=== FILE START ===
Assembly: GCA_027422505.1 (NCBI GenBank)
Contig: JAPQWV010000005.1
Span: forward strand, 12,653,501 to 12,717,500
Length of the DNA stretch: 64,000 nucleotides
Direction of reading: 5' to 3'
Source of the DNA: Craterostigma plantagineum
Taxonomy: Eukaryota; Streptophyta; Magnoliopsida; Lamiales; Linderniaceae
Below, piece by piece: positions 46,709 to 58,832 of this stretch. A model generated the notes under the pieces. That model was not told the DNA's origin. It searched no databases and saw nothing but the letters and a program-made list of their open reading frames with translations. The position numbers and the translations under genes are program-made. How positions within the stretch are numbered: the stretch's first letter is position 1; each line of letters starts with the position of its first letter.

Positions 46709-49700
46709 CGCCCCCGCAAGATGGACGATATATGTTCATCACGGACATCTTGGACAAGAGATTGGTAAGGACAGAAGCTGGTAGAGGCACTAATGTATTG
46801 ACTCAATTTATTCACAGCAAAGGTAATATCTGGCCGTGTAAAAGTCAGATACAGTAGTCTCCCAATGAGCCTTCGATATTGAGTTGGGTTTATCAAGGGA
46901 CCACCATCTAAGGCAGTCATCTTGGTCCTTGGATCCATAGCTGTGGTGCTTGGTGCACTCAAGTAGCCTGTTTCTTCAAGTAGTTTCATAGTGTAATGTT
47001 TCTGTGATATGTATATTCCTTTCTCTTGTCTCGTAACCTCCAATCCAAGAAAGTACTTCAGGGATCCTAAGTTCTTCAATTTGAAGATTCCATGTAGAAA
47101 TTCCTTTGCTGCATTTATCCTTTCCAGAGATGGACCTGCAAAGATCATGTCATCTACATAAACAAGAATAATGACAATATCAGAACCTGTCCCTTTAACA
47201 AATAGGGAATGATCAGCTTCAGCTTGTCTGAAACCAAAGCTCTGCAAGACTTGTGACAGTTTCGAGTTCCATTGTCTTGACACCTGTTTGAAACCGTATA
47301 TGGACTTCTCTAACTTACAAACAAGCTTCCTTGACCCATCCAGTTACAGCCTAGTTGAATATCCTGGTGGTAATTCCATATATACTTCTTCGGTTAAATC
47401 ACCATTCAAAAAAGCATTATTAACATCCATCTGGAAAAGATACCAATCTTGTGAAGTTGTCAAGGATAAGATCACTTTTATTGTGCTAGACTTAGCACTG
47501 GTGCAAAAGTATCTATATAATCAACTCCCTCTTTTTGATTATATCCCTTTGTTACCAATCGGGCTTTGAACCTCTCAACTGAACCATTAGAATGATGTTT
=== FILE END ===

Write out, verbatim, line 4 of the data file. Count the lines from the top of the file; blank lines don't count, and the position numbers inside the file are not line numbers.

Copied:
Length of the DNA stretch: 64,000 nucleotides